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Small businesses try to hang on as COVID-19 sets back downtown Carlisle's momentum
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Small businesses try to hang on as COVID-19 sets back downtown Carlisle's momentum

Georgie Lou's Retro Candy Heroes Window Display

Georgie Lou’s Retro Candy in downtown Carlisle has a display that thanks all the people working the front lines of the COVID-19 pandemic.

Formerly on the cusp of a new golden age, downtown Carlisle’s businesses are now faced with the possibility that theirs will be the last part of the economy to come back after the COVID-19 pandemic subsides.

With the federal Small Business Administration confirming Thursday that the Paycheck Protection Program loan fund — established under the federal CARES Act and implemented just two weeks ago — has already hit it’s $350 billion limit, and increased unemployment checks are delayed amid a deluge of claims, the area’s smallest businesses are left with few options.

“We were going to ramp up this year and do some bigger events, but this kind of stopped us in our tracks,” said Stephanie Patterson Gilbert, owner of Georgie Lou’s Retro Candy, during an online event Wednesday night sponsored by Dickinson College’s Clarke Forum for Contemporary Issues.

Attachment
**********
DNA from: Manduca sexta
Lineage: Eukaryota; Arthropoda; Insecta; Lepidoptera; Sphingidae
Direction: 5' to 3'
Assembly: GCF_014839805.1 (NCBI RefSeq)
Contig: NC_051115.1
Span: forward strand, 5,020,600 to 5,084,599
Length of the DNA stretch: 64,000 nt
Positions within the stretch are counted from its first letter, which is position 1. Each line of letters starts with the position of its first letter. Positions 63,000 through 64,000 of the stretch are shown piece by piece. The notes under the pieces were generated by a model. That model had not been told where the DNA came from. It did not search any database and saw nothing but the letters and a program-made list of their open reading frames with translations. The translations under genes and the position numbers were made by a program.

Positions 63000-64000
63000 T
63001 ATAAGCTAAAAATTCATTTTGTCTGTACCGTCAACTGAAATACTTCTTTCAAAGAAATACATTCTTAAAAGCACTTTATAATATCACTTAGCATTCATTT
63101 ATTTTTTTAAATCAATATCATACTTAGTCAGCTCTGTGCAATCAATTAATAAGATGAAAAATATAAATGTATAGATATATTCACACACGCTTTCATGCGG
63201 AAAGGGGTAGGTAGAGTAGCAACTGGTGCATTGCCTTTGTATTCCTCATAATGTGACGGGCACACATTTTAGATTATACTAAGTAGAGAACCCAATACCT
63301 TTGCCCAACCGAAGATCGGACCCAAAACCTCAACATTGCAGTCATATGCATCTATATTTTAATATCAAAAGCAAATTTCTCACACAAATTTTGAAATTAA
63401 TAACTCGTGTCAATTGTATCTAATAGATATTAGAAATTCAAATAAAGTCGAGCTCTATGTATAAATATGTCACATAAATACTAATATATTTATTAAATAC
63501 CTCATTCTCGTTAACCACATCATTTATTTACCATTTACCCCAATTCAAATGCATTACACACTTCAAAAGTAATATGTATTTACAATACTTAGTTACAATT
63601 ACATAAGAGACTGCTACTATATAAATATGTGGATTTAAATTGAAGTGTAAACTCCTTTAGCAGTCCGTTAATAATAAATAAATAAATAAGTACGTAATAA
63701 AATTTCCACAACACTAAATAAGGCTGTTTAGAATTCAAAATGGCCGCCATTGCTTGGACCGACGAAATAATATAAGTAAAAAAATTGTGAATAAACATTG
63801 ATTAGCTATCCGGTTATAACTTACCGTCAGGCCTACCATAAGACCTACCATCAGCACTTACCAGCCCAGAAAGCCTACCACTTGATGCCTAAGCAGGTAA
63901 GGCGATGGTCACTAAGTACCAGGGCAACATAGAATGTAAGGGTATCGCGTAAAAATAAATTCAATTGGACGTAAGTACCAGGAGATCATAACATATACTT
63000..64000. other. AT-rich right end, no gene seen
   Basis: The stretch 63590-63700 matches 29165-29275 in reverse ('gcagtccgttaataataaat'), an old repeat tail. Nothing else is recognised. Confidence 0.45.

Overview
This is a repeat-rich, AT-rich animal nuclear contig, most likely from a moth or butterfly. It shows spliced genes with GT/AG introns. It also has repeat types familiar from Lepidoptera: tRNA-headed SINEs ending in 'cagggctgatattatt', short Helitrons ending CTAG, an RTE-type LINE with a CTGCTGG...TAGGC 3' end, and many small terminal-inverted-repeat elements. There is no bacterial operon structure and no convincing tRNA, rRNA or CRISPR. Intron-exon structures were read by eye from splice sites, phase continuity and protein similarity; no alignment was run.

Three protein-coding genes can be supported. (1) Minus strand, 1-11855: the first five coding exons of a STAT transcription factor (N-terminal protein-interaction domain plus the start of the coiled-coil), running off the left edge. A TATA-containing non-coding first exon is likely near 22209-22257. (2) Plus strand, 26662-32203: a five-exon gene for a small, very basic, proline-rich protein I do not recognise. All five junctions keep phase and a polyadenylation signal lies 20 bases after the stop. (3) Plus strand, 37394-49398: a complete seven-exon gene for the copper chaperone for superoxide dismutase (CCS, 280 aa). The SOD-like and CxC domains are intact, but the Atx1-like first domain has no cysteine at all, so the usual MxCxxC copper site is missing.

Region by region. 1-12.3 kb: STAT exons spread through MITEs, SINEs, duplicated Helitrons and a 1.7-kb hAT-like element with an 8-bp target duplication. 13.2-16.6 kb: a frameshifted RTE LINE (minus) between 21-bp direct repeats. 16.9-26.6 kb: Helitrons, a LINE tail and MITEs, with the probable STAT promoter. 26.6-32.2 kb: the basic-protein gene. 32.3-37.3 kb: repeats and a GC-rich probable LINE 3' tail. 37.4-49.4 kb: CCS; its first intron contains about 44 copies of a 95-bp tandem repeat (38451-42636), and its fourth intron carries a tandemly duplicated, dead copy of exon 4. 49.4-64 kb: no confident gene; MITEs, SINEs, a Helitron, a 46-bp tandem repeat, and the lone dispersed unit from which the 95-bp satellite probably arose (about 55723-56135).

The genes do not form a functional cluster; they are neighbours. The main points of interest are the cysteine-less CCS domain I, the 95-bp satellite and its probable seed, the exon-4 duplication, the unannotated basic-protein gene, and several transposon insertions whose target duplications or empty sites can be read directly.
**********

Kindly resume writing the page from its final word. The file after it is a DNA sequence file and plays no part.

“It’s really put a pause on their momentum,” said Tanis Monroy, whose marketing business works with Destination Carlisle and other local promoters. “I really hope those new businesses hang in there.”

The challenge of hanging in there is broad, although there are a few rays of hope.

Downtown Carlisle’s businesses, like many small towns, are heavily skewed toward the leisure and hospitality sector, which has been hit disproportionately hard by the pandemic-induced economic downturn, but has received comparatively little help.

Data from the Pennsylvania Department of Labor and Industry indicates that about 18% of initial unemployment claims during the first two weeks after Gov. Tom Wolf’s shutdown order were from the leisure and hospitality sector, even though the sector employs only about 11% of Pennsylvanians, according to the federal Bureau of Labor Statistics.

As of Monday, when the SBA said it had thus far disbursed $250 billion in Paycheck Protection loans, the leisure and hospitality sector had received just under 11% of the total value. Pennsylvania businesses in total received just under $10 billion through 36,604 loans - but this covers only about 40 percent of the state's payroll of business with less than 500 employees, which are eligible for the loans, according to a Bloomberg analysis.

Paycheck Protection loans are forgivable if used for payroll, rent, and some other fixed expenses, the intent being to subsidize businesses to keep their employees on the rolls, even though they aren’t’ able to work.

But leisure and hospitality industries, particularly restaurants, run on especially low wages and tight margins, putting them at a disadvantage given they go into the red very quickly. Restaurants also took a drop in business before many others, with reservations in PA dropping 56 percent even before Gov. Tom Wolf's shutdown order to slow the spread of the virus took effect, according to data from OpenTable, a restaurant booking service.